Jason Mattera is an up-and-comer. Only in his twenties, he has already been featured by some of the biggest Conservative names in talk radio, including Rush Limbaugh, Sean Hannity, Mark Levin, Glenn Beck, Laura Ingraham, Roger Hedgecock, and Mike Gallagher. I suppose that list tells you all you need to know about his political leanings. Obama Zombies is his first book and it screams Malkin, Beck, Coulter as he seeks to tell “How the Liberal Machine Brainwashed My Generation.”
If you have read a book by any of those people or listened to any of their radio shows, you’ll know roughly what Mattera is going to say. There is a sense in which this is two books–one that rehashes the same old conservative arguments and one that puts them into this new context of Obamamania. Now I don’t mean to use the word rehash in a pejorative sense–many of those arguments conservatives make are good ones and ones I agree with wholeheartedly. Global warming is a lot of nonsense, but a perfect opportunity to impose all kinds of laws and regulations while gaining political points; socialized health care really could become a nightmare; capitalism offers the nation far greater hope than the Democratic ideal of wealth redistribution; seeking to put to rest the threat of Islam through around-the-campfire dialog is a dead-end. And so on. You know the planks of that platform by now.
What Mattera does that is different, and what he does well, is showing how Obama’s Presidential campaign packaged and sold all of this to a whole generation of impressionable young people, many of whom have far more enthusiasm than wisdom. He shows how the campaign turned this young generation into a group of zombies, powerful but unthinking.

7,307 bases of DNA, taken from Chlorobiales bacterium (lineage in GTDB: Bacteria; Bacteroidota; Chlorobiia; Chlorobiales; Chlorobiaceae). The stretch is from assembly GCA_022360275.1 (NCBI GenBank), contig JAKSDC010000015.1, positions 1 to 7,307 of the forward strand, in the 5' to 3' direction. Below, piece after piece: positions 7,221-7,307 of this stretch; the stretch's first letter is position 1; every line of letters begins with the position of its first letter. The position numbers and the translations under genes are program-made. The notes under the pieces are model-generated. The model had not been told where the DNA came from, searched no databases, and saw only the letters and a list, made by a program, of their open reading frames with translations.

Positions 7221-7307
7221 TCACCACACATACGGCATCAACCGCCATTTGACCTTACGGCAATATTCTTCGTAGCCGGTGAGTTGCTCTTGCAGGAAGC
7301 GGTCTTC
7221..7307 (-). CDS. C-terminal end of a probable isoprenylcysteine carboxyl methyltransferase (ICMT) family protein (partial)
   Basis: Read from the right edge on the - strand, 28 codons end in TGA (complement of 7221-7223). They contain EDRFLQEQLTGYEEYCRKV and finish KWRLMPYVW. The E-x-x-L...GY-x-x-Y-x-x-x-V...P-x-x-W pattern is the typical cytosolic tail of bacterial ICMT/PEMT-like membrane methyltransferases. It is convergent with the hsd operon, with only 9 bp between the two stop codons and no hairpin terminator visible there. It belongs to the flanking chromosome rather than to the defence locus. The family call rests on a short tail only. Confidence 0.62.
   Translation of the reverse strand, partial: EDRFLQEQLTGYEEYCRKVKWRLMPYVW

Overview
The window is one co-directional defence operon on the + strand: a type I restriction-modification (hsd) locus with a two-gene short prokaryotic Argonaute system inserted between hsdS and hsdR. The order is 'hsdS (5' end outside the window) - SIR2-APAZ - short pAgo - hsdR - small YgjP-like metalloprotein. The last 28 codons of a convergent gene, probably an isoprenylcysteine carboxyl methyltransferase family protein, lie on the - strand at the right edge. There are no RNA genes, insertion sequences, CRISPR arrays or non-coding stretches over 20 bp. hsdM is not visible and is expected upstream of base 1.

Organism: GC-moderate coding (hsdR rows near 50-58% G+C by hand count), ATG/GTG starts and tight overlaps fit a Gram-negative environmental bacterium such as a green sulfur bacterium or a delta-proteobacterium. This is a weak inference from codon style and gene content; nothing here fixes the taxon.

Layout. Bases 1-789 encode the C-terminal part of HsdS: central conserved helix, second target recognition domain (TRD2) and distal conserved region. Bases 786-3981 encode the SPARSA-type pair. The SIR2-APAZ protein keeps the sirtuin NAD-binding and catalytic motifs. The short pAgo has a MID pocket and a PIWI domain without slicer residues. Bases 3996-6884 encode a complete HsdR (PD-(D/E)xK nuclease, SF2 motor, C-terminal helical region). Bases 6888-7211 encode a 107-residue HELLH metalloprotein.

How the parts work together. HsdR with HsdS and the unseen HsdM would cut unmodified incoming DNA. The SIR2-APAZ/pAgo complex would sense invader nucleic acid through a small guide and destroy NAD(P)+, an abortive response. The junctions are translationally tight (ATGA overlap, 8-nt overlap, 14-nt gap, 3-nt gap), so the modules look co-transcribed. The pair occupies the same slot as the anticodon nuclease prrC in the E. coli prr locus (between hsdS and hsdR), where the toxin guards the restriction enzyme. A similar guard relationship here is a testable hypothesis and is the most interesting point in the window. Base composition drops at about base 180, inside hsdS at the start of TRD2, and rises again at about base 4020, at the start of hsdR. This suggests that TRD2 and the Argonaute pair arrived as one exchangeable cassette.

Three themes stood out above the rest. The first is the power of celebrity. Obama’s campaign understood that if they were to win the election they would need to mobilize this generation and they understood in turn that in order to do so, they would need celebrities on their side. And so they enlisted the Hollywood elite to laud Obama and pour contempt upon McCain and Palin. They were very effective in this, using every available means to show that the nation’s idols were firmly on the side of Obama. Millions of young people were swept up in the momentum, falling in lockstep behind the ultimate celebrity.
The second theme that stands out is the power of the media. We already know this of course, but it is interesting to see how the media impacted youth, especially through celebrity “news” personalities like Jon Stewart and Stephen Colbert. These men were little more than shills for Obama and yet their shows are, for many young people, their only access to the news. They believe what they hear from such men and allow them to shape and mold their opinions. When Stewart and Colbert showed themselves firmly in the Democratic camp, millions of youth followed along.
And the third theme is the power of youth. What Obama’s campaign realized that McCain’s did not, is that in many ways authority structures are shifting in this digital world. Many people have written today about the wisdom of crowds and the power of crowds. When they discuss such things, they are generally discussing crowds of the young and technologically-adept. These are the people who are so easily mobilized today and who are so eager to be mobilized for what they perceive as a good cause. Obama’s campaign understood this and they roused that crowd. McCain’s campaign missed badly; their attempts to communicate with that generation fell completely and pathetically short.
All of this makes Obama Zombies an interesting book and one worth reading. It explains the recent past but also helps us project ourselves into the future a little bit. We can see a glimpse of how the 2012 campaign will come together and how the Democrats will have the immediate upper hand in reaching that same generation. I really hope the Republicans are reading it so they can learn a few lessons and at least make it interesting in 2012.
Verdict: Read it for its interpretation of the past and its importance to the future